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Kashmir dispute is resolvable
Pakistan's former ambassador to the US, Husain Haqqani, has revealed in his book, 'Magnificent Delusions' that in November 2009 the US President Barack Obama secretly offered Pakistan that the US could nudge India towards negotiations on Kashmir in lieu of it ending support to terrorist organisations such as Lashkar-e-Taiba (LeT) and Taliban. But Pakistan did not entertain the proposal.

It just shows how Mr. Obama is judged by international community and also that it has wider implications for both India and Pakistan. It tells at the very complex side of Mr. Obama?s personality that he can play hard real-time games in international politics. India should be somewhat cautioned if Mr. Obama?s ultimate game-plan was to bargain over territories.

Other than its military?s uncompromising and intransigent position and objection to the proposal, Islamabad should have had grave concerns about US intentions if it had agreed to follow the US line and that suspicion starts from Mr. Obama?s Democrat predecessor William J Clinton?s second term.

During the Kargil war of 1999, the then US President Mr. Clinton intervened in India?s favor. He asked the then Pakistani Prime Minister Nawaz Sharif to revert back Pakistani army to the original pre-Kargil war situation.

The policy of the world community since the past decade and even before that has been to uphold the sanctity of the Line-of-Control (LoC). Pakistan will never gain from this position nor would it like to end almost 66 years of dispute on this simple note. Moreover, it can anyway deal with India on its own should it agree for converting LoC into an international border.

What Pakistan wants from India is Srinagar and adjoining areas as by that time and indeed definitely by this time, it should have lost all hopes of getting the whole of Indian administered Jammu and Kashmir (J&K).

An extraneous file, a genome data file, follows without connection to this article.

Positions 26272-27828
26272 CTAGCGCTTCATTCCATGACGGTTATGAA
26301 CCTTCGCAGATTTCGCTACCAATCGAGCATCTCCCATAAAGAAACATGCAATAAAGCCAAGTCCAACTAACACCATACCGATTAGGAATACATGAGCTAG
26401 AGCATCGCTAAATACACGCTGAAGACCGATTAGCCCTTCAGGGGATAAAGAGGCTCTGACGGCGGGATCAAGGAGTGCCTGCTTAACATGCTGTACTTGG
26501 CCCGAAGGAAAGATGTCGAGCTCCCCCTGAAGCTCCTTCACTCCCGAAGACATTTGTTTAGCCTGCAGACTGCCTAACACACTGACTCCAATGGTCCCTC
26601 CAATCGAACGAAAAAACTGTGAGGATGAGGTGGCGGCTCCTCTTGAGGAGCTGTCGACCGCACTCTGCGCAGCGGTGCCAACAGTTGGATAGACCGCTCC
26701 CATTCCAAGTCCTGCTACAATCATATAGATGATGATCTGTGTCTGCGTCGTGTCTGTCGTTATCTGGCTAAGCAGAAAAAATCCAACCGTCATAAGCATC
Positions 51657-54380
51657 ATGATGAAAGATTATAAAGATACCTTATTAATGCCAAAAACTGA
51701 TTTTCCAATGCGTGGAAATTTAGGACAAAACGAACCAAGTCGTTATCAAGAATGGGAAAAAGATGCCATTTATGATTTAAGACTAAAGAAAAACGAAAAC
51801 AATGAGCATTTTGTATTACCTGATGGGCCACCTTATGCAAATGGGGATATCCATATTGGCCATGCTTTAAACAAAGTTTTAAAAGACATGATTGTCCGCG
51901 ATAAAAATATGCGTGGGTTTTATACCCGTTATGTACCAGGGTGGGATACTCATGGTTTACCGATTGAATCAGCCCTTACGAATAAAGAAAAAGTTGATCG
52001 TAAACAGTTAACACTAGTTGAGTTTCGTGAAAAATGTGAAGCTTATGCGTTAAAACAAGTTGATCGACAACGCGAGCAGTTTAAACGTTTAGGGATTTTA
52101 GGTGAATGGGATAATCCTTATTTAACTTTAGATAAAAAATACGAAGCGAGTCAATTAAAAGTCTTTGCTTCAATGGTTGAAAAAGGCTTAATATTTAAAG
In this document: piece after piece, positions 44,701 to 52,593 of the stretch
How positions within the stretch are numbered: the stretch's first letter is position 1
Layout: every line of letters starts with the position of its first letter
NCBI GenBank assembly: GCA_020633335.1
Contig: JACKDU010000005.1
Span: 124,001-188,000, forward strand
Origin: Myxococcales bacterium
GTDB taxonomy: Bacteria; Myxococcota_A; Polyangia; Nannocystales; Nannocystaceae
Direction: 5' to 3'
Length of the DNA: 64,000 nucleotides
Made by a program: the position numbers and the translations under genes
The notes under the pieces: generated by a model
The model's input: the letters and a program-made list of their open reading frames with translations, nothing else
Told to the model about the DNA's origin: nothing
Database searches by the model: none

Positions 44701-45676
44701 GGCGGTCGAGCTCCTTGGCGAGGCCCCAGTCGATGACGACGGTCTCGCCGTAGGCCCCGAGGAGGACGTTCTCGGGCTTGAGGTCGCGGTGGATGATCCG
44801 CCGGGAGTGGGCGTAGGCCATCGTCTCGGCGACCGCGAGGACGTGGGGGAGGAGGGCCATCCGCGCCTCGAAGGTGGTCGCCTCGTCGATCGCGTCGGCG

To be frank, Pakistan might not even have the appetite to gulp the whole Valley. But the then Obama administration might not have promised Pakistan much on substance and detail except for simple commitment of being an honest broker. Also, it should not have consulted India at the highest level then and might not have known India?s real response of the time.

The so called pro-Indian stand of the then US Secretary of State Hillary Clinton might also be one of the determining factors in Pakistan rejecting Mr. Obama?s proposal. Moreover, the Obama administration would not have nudged India to the positions as it would have done with Israel and would not have taken Pakistan?s side as much as it would have taken Palestine?s. After all, Pakistan is too hot to gain any territory and even iconic victory in the region at least for the time being.

Also, abandoning LeT and Taliban might not have been that soothing for Pakistan as it might have feared its dwindling influence in Afghanistan vis-à-vis India. It still considers both the organizations as its assets and not as liabilities. Apart from that, frankly speaking, accepting US proposal without much offer-in-hand could have destabilized civilian Union government in Pakistan like the one in 1999.

Stakes were not that high for Pakistan at that time but risks and apprehensions were. The biggest problem for Pakistan was to start formal peace dialogue with India, the US and the rest of the West saying all correct things but not doing sufficient to nudge India from abandoning its official position of converting LoC as international border between the two estranged South Asian neighbors.

The Indian position on Kashmir at least towards Pakistan, if not towards the whole global Western-dominated audience, gets highlighted by the fact that the Prime Minister Dr Manmohan Singh when he met his Pakistani counterpart Nawaz Sharif in last week of September this year on the sidelines of UN General Assembly summit said that he had not become Prime Minister of India to redraw the boundary. Similar statement was made by Winston Churchill when he famously said in 1942 that he had not become the King?s first minister to preside over the liquidation of the British Empire.